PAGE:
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The Trouble with PleasureDeleuze and Psychoanalysis$
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Aaron Schuster

Print publication date: 2016

Print ISBN-13: 9780262528597

Published to MIT Press Scholarship Online: January 2017

DOI: 10.7551/mitpress/9780262528597.001.0001

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The Philosophy of Schizophrenia

The Philosophy of Schizophrenia

Chapter:
(p.153) Chapter 5 The Philosophy of Schizophrenia
Source:
The Trouble with Pleasure
Author(s):

Aaron Schuster

Publisher:
The MIT Press
DOI:10.7551/mitpress/9780262528597.003.0007

Focusing on the clinical dimension of Anti-Oedipus (which I propose to read as a kind of “Psychopathia Metaphysica”), the chapter unfolds Deleuze and Guattari’s conception of schizophrenia, along with their positive notion of desire and its three aspects of desiring machines, the body without organs, and the organism. This conception is brought into connection with Lacan’s theory of the relationship between drive and desire. I defend Deleuze and Guattari against the claim that they romanticize mental illness, showing how Anti-Oedipus articulates a clinical anthropology in close dialogue with psychoanalysis. On the other hand, I also defend Lacan against the criticism that his theory of foreclosure implies a normative conception of psychic development (according to a certain understanding of the Oedipus complex). This leads to a further specification of the two conceptions of negativity at stake in Deleuze and Lacan, and what they entail for an understanding of subjectivity and psychic life. Different positions in contemporary philosophy (Lacan, Badiou, Deleuze) can be read in terms of the psychoanalytic ménage à trois of desire, love, and enjoyment—a “philosophical clinic.”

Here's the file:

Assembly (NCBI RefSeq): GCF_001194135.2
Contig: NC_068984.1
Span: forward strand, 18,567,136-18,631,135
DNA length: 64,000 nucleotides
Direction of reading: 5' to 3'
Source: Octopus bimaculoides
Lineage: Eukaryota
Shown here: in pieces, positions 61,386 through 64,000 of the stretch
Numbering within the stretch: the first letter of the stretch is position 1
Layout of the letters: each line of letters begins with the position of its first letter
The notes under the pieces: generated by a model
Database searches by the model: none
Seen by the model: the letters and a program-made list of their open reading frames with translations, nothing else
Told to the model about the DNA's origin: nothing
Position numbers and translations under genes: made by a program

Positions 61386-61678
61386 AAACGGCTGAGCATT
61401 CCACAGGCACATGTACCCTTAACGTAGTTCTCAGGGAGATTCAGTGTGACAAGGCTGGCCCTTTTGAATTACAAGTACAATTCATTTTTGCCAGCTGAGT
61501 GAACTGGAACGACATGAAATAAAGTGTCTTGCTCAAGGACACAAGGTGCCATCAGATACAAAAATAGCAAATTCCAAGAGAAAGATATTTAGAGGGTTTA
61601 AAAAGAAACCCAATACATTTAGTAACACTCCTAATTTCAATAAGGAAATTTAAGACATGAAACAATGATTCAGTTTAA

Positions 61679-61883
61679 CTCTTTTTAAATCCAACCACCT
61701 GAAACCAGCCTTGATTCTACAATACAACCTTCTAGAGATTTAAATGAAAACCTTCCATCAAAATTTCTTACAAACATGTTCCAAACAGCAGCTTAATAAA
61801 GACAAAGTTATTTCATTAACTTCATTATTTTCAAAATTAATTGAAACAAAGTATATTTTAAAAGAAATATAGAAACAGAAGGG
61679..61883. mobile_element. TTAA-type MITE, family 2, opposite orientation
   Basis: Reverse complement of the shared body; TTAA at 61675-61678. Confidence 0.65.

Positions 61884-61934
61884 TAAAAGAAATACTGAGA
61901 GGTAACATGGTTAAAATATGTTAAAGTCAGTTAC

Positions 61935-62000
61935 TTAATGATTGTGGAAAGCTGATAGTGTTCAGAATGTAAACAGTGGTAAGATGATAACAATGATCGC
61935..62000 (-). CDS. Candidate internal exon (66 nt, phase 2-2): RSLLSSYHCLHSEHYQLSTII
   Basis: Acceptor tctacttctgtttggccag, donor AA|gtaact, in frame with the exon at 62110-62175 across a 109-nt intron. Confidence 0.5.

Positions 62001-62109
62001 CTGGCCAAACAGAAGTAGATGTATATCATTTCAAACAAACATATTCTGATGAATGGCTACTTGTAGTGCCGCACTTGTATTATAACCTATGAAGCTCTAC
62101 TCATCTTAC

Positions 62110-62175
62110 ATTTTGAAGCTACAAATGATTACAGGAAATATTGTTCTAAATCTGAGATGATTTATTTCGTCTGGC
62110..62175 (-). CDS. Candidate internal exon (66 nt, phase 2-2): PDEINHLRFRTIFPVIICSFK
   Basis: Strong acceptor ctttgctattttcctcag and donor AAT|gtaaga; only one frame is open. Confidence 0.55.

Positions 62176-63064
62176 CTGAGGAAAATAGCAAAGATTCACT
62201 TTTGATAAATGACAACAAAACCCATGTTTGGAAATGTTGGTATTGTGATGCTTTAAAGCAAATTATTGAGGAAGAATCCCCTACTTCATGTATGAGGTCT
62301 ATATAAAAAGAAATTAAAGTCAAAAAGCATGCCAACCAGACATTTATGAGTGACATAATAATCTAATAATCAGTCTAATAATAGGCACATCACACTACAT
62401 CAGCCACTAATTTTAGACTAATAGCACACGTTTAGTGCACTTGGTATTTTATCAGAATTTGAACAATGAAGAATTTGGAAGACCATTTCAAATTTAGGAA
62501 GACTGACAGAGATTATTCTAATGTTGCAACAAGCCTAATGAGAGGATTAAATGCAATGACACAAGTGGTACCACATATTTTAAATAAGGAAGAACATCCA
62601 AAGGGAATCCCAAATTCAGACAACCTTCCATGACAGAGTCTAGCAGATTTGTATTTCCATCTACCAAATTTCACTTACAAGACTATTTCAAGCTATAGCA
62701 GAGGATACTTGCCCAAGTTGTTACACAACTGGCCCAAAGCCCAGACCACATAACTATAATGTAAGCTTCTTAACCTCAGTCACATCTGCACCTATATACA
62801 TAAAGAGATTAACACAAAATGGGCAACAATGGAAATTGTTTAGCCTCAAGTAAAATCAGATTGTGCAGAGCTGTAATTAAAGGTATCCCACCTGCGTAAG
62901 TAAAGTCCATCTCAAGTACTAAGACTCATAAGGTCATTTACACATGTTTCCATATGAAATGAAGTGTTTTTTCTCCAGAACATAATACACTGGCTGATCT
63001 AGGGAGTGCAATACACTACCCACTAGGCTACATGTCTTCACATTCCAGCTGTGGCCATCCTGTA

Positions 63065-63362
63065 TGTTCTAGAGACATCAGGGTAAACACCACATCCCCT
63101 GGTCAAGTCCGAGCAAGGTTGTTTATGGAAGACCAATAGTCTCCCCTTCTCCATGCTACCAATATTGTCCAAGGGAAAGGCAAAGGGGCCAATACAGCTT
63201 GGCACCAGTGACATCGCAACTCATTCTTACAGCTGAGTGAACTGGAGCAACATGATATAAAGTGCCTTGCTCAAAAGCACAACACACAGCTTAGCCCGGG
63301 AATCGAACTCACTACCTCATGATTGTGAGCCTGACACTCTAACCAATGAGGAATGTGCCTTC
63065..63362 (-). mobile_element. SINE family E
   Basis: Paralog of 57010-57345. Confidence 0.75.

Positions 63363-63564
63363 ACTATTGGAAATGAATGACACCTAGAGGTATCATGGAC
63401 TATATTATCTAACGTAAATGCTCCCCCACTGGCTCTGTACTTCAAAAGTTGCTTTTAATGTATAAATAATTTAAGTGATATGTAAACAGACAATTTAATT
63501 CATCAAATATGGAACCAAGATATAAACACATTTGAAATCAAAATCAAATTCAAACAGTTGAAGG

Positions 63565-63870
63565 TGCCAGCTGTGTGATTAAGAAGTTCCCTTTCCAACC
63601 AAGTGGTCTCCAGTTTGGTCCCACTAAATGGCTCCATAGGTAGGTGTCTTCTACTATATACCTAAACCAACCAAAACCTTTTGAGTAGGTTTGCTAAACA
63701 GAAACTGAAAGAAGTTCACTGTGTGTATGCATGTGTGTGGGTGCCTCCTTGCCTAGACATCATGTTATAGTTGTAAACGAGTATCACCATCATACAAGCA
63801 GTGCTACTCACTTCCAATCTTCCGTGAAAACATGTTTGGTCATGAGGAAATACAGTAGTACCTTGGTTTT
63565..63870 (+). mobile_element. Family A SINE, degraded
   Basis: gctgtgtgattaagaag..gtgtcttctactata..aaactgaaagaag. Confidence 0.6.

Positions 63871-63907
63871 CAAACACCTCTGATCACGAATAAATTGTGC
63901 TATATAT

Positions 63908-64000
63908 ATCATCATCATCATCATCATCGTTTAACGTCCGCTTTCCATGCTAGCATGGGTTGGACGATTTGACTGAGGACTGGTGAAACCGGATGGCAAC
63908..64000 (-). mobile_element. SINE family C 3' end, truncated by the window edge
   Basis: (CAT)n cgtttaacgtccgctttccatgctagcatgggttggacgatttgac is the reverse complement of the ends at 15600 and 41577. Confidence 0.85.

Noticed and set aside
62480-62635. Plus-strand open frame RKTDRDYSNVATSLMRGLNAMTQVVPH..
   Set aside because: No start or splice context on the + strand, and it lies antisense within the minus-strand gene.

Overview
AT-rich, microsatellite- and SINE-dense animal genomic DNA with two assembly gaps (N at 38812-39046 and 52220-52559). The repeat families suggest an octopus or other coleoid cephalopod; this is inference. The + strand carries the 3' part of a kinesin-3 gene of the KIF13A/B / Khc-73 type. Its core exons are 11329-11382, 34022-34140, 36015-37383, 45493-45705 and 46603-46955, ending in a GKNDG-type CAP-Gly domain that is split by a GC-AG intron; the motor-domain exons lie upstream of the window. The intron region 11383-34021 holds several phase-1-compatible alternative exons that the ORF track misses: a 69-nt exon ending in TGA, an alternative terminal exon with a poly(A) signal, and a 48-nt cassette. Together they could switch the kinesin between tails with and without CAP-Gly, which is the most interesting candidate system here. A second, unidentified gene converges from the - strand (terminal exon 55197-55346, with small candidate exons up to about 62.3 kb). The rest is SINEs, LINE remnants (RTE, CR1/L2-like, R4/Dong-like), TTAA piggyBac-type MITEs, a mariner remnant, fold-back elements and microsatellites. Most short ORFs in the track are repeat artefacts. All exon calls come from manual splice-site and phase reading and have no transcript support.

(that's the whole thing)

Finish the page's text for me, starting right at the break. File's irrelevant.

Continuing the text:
Keywords:   Schizophrenia, Sublimation, Drive, Desire, Repression, Negativity, Subject, Jacques Lacan, Gilles Deleuze, Félix Guattari

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